A solid gold bust of a supermodel will create plenty of headlines, but it would be a poor choice for true fans of the precious metal. Chris Carter reports.
We’re fans of gold at MoneyWeek. A reliable holder of value (over the very long term), it’s great as portfolio insurance. But even for us, a solid 18-carat-gold bust of supermodel Kate Moss might be taking things a little far. Still, that’s what will be appearing at the Sotheby’s Midas Touch auction in October. The auction house in London is still accepting lots for its first-ever sale devoted to objects made from gold, so we don’t yet know what the full line-up will look like. But a solid gold head of a modern cultural icon will surely be hard to beat in terms of sheer strangeness.
The artwork, created in 2010, is called Song of the Siren, and was created by British artist Marc Quinn, who made his name with a series of sculpture of his own head made from his frozen blood. He later created a marble statue of a pregnant Alison Lapper (an artist who was born without arms and with shortened legs) that adorned the fourth plinth in Trafalgar Square in 2005. Three years later, the British Museum unveiled a 50kg gold statue by Quinn of Moss pulling a contorted yoga pose. Described at the time as the largest gold statue created since the time of ancient Egypt, it was said to be worth £1.5m.
More than its weight in gold
The work on sale at Sotheby’s is a later piece in a series of sculptures of Moss that Quinn has created. It is significantly smaller, but still required a lot of gold. It weighs 8,021 grams without the stand, and comes with an estimate of between £300,000 and £400,000. A quick reckoning on the website of dealers Gold Traders puts the scrap price of 18-carat gold at £20.97 per gram, which gives Song of the Siren a metal value of £168,200.37. The rest of the pre-auction estimate is tied up in its value as art (or possibly in the subject matter for Kate Moss fans). In fact, if you are buying a gold piece such as this, then you are really only buying it as a work of art and not as a commodity investment (ie, a lump of gold).
Not good for gold investors
Gold is VAT-free in Britain, but it needs to be at least 99.5% pure (23.88 carats – that’s assuming you melted Moss down to make bars). At 18 carats, the sculpture is 75% gold, so wouldn’t qualify. Of course, investors can buy works of art for their portfolios – just bear in mind that, as unique items, they can be tricky to sell in a hurry, and it’s hard to know how much you will get for them. Gold investors, as opposed to art collectors, are better off sticking to bars, coins or a gold-backed ETF, such as ETFS Physical Gold (LSE: PHAU).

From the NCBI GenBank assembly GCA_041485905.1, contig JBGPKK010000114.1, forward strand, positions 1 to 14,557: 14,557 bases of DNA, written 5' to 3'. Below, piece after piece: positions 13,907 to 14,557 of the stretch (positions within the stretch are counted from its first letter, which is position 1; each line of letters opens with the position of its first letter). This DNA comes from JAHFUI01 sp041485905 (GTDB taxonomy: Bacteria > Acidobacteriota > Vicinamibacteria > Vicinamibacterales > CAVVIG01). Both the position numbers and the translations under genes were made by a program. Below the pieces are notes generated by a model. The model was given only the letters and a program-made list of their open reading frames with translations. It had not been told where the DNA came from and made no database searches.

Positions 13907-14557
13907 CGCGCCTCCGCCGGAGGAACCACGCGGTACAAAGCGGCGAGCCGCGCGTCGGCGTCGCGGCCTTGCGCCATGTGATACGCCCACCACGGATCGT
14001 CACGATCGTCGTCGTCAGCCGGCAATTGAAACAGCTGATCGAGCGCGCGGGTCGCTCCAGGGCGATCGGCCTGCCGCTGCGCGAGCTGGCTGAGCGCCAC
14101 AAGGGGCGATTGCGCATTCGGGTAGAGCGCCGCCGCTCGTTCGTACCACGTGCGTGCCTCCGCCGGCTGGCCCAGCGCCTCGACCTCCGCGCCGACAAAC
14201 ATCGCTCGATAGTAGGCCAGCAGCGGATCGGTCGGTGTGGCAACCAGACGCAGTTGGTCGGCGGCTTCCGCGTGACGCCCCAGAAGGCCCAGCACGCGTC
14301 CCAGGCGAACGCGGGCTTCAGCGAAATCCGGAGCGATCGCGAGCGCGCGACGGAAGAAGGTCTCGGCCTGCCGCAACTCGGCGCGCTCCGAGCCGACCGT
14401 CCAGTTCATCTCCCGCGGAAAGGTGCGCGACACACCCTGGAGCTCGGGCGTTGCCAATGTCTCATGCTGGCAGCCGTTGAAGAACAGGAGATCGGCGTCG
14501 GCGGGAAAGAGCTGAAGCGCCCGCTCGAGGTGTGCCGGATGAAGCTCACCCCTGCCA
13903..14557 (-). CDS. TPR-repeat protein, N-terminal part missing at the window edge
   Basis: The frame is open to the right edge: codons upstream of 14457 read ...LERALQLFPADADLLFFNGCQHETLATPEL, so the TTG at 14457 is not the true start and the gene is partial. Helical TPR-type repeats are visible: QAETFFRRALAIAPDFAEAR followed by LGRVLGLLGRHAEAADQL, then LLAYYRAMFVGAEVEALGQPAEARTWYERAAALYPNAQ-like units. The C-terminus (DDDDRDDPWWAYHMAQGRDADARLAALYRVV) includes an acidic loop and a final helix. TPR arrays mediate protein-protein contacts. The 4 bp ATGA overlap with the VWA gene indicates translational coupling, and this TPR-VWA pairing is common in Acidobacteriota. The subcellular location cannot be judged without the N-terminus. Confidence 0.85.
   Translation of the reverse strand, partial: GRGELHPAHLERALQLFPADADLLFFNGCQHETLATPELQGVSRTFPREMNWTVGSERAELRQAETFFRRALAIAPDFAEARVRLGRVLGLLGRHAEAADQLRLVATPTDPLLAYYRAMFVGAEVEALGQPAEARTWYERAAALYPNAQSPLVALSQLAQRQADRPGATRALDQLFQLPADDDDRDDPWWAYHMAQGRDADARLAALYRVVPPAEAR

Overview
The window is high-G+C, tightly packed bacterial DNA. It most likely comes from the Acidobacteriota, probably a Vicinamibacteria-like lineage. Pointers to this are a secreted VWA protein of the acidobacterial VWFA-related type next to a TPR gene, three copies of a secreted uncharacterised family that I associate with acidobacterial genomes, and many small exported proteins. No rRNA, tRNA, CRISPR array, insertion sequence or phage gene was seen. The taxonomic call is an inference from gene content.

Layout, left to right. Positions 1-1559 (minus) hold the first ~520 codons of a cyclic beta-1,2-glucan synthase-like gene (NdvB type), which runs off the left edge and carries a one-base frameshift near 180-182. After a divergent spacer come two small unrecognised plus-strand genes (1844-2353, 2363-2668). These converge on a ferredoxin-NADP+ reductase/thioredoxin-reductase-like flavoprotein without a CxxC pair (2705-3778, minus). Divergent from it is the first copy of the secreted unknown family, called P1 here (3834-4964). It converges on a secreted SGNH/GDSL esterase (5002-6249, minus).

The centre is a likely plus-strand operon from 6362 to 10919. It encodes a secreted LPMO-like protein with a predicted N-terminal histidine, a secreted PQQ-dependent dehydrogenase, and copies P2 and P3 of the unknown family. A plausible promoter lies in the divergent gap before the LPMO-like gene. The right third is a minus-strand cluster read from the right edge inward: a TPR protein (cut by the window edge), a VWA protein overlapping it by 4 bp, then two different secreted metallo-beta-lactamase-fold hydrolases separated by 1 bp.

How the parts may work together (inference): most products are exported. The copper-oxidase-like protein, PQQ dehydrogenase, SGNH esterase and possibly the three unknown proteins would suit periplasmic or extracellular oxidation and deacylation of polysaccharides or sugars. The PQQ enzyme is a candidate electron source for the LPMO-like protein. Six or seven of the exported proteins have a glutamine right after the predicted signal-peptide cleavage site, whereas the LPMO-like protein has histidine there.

Sign of the times
That said, it is just this combined desire for gold and art from Asia, Russia and the Middle East that has spurred Sotheby’s to hold this gold-themed auction on 17 October (an online sale will run from 9-19 October). “Gold has always been a universal symbol of status,” Sotheby’s head of sale, Constantine Frangos, tells The Sunday Telegraph. Bringing together our 21st-century love of celebrity and bling, a solid gold Kate Moss bust is, perhaps, a fitting tribute to our times.
A heavyweight enters Singapore
“Another week, another art-fair launch,” says Melanie Gerlis in the Financial Times. MCH Group, the owner of Art Basel, has teamed up with Tim Etchells and Angus Montgomery Arts to open ART SG at Singapore’s Marina Bay Sands resort in November next year. The Swiss company has emerged as the world’s most prolific art-fair organiser, with stakes in nine regional events, including in Basel, Miami and Hong Kong. Singapore already hosts the Art Stage Singapore fair, also at the Marina Bay Sands, but at its eighth annual edition in January, the number of galleries fell to 84 from 131 in 2017. Frank Lasry, managing director at MCH, said the firm takes an “opportunistic approach” with new fairs. “We concluded there is a market for a fair in Singapore at that time of year, so we started one.”
The decision is part of a broader initiative by MCH to expand its position in the art market by building a portfolio of regional art fairs, says Bloomberg’s Frederik Balfour. And Asia is performing better than anywhere, minting millionaires faster than any other region in the world. ART SG will be targeting the same group of buyers as Art Stage Singapore. “Singapore is an important and very dynamic art location and requires a fair serving the southeast Asian region at an international standard,” added Lasry. Art Stage Singapore will be hoping MCH doesn’t eat its lunch.
A dusty 1962 Jaguar E-Type that had lain in storage for 35 years in Moray, Scotland, was expected to fetch between £30,000 and £40,000 at an auction held by H&H Classics this week. The car has just 66,551 miles on the clock and all of its original parts. There was no reserve price, meaning the buyer might get a bargain, says The Daily Telegraph. “The joy of this job is that now and then you stumble across a car that you just know is going to excite other car lovers as much as it excites you,” says H&H Classics’ Roger Nowell. “[It] is such an iconic symbol of its time and our motoring history.”
A 1961 Aston Martin DB4GT Zagato was sold for a total of £10,081,500, including buyers’ premium, at the Goodwood Festival of Speed in Sussex on Friday 13 July, breaking the record for the most expensive car sold at a European auction. The car, which is one of three MP209 versions made, had been previously driven by British two-time F1 world champion Jim Clark. It had also been entered in the Le Mans 24 Hours race in 1961, but failed to finish. James Knight, who oversaw the auction as Bonhams motoring chairman, said he was “simply blown away” by the sale.